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System Q cameras taking in water.

Model 105 cameras are taking in water through the focus & zoom holes and were the lense is fixed to the glass face. These cameras are supposed to be IP66 spec. Does any one else have these problems?

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This camra was not intended for outdoors. If you use outdoor you need a camera housing.

Posted on Nov 20, 2009

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Out of focus pictures when shot with view finder


I had a problem similar to this. Try taking off your glasses or removing your contacts and try again. Best of luck.

Nov 23, 2013 | Canon EOS 60D Digital Camera with 18135mm...

Tip

Digital Cameras


Since I have been a expert on Fix ya, I have seen many people write about the auto-focus of the digital zoom lens. Here are a few tips and tricks that will help you in the future.

The Right Lens for the Job
There is another reason for using zoom lenses, especially when you are taking pictures of people. Lenses can alter the appearance of your subject, and wide angle lenses can distort people’s faces – especially if you are taking our advice and getting in close. So, by all means, get close, but if you are doing a portrait, use your zoom as well. Longer lenses are more complimentary and should be used even if you are actually physically close to your subject

What Brand is your SLR?
This is important because every mounting brace for all the camera's are different for example, and Nikon will not fight on a Canon, Canon will not fit on a Pentax and so forth. Some may fit, but the auto focus will not work. So make sure you know your brand and model number before just going out and buying a lens for your camera.

Here are six steps to help you buy the best lens for your money and the camera.
  1. Determine the focal length you'll need
  2. Decide if you want a prime or zoom lens
  3. Select a maximum aperture
  4. Choose between first or third party lenses
  5. Evaluate any extra features
  6. Read reviews and narrow your options

on May 05, 2010 | Cameras

1 Answer

Test chart tamrom


Front and back focus tests are good to run. You need to do it for each prime lens (fixed focal length) you have, and at your favorite focal lengths for wide angle zoom lenses too. That means on this 17-50, you would pick wide 17mm and zoomed in 50mm, and several others between. If you pick 25mm and 35mm to test, you would end up with 4 potentially different adjustments. These would apply only at 17, 25, 35 & 50mm. If you shoot at say 20mm focal length, and assume it's the same as 17 or even 25mm, you may be wrong. Too much back or forward focusing is a problem with the camera body usually - not the lens.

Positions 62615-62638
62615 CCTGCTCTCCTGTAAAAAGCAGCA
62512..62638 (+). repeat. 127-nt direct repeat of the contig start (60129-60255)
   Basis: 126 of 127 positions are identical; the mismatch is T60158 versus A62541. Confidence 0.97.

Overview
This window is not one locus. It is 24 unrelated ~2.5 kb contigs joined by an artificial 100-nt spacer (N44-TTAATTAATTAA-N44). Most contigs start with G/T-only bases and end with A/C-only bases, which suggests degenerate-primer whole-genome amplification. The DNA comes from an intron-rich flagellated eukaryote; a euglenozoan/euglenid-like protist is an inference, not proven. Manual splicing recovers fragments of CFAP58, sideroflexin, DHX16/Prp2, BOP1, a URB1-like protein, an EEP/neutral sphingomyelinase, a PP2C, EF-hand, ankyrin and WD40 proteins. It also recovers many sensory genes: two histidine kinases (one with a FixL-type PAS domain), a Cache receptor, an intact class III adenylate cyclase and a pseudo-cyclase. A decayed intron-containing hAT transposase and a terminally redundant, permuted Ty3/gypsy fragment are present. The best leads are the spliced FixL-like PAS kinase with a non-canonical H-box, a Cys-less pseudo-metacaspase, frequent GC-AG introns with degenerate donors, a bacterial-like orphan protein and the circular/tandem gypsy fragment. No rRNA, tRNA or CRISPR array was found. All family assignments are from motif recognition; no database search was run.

I'd pay attention to the lens. Look for cloudiness on the edges of the glass, scratches and fungus on glass, wetness or oil on the aperture blades, specs of dust inside the lens, etc. All of these things take away value from the lens, as they can adversely affect the image or shorten the useful life of the lens. You check these things by looking directly through the lens (not on the camera) and look at a dark background - then a light colored background to help show dirt and dust inside.

The only other thing is to look at actual images taken with the lens. Enlarge the pictures to 100% or more. Look for fuzzy edges, purple fringe edges, colors. You will see all of these issues the more you zoom in. You have to decide what it acceptable to you and what is not. Expensive lenses capture great color, are very sharp and have minimal purple fringing on hard edges (high contrast areas) in pictures.

Good luck!

Jan 30, 2012 | Tamron Test Chart For Tamron Af 28200mm...

1 Answer